Experts Say Penobscot County To See Awful Brown-tail Moth Season
Penobscot County Beware: The Brown-tail moth caterpillar problem is predicted to be the worst ever this Spring season.
The Maine Department of Agriculture, Conservation and Forestry says the main threat that a bad season of Brown-tails can bring, is damage to the people around. According to Maine.gov...
"Although browntail moth is a forest pest, and can cause mortality of host trees, the biggest impacts are on human health and economics. Exposure to irritating hairs can cause a wide range of symptoms, from mild to very severe."
Tyler McIntosh, who graduated from the University of Maine with a degree in Forestry, and is known locally as "The Tree Man", says all the reports he's been hearing have not been good.
"The Department of Conservation and Forestry is predicting that Penobscot County is going to be hit the worst this year. I believe Kennebec County was hit the worst last year in the state. And where they're seeing the trends this year, it's Penobscot County. "
While many communities, such as Bangor, have been actively working to eliminate as many Brown-tail nests, McIntosh says removing them from trees has become kind of an exercise in futility at this point.
"Some of the nests from the trees fall to the ground in the winter. So you can clip the ones in the trees, but the ones on the ground will also have some as well. And if you clip the nests out of your trees but your neighbor doesn't do it, as soon as the caterpillars come out, when they start moving about, they'll just migrate over to your tree and nothing's gonna stop them."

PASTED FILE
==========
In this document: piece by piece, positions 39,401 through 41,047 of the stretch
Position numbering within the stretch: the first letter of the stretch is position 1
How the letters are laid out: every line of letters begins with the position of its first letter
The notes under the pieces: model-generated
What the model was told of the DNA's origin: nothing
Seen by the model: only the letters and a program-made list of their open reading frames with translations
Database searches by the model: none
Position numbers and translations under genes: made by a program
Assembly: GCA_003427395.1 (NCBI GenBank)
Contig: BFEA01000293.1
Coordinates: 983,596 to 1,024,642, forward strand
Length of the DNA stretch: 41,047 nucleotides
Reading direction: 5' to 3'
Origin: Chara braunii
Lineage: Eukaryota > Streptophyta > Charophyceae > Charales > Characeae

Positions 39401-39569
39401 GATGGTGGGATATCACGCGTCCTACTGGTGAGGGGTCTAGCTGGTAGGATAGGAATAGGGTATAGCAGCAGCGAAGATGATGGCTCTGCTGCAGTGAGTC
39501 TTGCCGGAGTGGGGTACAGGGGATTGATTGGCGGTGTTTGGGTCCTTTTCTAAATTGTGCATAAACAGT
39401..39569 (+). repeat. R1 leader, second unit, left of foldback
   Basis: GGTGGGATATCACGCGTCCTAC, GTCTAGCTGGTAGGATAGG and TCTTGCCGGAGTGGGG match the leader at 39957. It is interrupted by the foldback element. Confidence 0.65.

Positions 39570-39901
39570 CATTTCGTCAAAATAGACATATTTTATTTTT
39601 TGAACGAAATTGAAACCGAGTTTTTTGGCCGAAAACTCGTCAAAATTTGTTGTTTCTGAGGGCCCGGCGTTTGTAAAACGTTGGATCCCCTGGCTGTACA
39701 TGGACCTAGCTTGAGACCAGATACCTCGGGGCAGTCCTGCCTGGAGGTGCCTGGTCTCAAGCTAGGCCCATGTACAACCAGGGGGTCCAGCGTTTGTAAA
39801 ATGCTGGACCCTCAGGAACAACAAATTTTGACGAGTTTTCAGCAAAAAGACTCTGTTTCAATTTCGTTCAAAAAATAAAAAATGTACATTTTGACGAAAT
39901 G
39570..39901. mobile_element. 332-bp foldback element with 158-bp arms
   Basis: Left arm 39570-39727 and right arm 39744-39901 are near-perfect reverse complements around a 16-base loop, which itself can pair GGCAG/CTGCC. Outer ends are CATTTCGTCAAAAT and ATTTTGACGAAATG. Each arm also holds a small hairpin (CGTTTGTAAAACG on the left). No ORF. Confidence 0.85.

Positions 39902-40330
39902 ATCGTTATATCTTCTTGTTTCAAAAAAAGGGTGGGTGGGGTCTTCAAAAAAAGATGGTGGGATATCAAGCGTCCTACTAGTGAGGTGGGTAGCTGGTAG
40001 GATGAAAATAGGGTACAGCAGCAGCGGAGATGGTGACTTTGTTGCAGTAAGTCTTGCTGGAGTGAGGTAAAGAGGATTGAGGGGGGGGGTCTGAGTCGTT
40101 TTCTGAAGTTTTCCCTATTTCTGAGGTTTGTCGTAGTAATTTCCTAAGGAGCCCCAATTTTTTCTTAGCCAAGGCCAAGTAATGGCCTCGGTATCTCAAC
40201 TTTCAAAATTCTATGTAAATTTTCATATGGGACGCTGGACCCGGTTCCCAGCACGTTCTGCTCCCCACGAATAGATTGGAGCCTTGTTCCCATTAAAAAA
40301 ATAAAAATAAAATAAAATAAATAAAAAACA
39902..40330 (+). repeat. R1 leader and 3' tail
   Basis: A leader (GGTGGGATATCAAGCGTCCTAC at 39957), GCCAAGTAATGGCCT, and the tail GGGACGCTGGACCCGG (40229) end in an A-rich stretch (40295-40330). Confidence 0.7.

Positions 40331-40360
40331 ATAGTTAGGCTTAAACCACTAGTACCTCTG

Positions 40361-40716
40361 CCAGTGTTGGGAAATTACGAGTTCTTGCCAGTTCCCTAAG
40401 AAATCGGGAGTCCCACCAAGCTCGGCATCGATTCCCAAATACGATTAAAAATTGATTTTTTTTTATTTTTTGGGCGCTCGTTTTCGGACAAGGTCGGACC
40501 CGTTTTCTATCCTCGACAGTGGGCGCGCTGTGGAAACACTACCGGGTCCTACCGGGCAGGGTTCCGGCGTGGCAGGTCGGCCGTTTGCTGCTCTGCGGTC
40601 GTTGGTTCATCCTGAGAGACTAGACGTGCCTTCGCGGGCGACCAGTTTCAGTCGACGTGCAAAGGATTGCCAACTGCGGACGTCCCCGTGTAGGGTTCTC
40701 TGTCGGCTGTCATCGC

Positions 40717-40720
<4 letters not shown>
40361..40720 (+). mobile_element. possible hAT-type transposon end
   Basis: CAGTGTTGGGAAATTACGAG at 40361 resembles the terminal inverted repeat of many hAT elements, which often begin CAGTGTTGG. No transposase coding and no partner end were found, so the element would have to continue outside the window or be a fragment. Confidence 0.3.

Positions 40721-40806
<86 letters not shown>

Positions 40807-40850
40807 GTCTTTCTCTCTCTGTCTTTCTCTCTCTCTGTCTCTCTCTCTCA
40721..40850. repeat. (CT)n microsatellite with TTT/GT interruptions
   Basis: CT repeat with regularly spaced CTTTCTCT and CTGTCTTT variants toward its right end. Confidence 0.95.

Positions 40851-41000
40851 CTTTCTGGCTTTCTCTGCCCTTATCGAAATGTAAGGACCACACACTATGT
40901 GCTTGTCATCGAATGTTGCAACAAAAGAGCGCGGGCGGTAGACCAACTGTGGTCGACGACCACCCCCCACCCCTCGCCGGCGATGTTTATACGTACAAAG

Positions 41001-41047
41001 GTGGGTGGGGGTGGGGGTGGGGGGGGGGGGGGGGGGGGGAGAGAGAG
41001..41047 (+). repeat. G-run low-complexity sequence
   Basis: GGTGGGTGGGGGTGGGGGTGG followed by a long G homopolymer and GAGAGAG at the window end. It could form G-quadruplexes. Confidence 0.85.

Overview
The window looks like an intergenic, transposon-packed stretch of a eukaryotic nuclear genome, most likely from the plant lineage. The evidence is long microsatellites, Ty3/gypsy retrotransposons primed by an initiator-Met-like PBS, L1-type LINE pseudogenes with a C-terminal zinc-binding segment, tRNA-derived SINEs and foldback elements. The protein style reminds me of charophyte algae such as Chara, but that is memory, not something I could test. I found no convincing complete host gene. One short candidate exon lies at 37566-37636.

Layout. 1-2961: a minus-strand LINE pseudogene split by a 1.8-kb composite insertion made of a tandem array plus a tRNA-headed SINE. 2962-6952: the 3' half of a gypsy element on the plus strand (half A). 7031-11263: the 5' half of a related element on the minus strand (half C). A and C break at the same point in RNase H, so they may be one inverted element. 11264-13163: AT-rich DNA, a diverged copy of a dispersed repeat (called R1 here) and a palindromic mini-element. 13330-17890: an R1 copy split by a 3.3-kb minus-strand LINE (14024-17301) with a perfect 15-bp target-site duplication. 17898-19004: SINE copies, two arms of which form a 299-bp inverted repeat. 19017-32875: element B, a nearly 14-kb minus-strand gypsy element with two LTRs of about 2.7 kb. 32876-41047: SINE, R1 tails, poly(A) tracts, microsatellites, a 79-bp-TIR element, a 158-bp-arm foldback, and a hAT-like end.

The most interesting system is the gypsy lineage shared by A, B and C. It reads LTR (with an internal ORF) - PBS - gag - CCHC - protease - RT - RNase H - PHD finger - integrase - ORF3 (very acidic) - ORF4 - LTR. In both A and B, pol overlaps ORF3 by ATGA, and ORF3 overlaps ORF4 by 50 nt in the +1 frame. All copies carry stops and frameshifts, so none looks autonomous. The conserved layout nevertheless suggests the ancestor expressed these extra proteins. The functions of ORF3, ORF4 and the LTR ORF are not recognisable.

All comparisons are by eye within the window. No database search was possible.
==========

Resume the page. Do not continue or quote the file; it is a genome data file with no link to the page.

McIntosh says the last few years of Brown-tail issues have been so bad, he's seen families cut down all of the trees around a residence, just to ensure the toxic hairs stay away from people who live in the vicinity.
He says that a few tree service companies like the one he owns, McIntosh Forestry Services, have started to offer an injectible insecticide, which if put into Brown-tail moth host trees, will kill the pests for a season, but folks should act during the Spring to be able to make the most of the next few months.
"So we can do injections into the tree. It will take a few days to kick in. Any Brown-tail caterpillar feeding on that tree will die, and not be able to complete its life cycle in that tree."
McIntosh says the insecticide also works for the invasive Emerald Ash Borer, which has been destroying many Maine trees for the last several years.
He recommends that if you have concerns about the potential of Brown-tailed moths being on your property, to call a tree service and inquire about what options they have for helping to treat the area.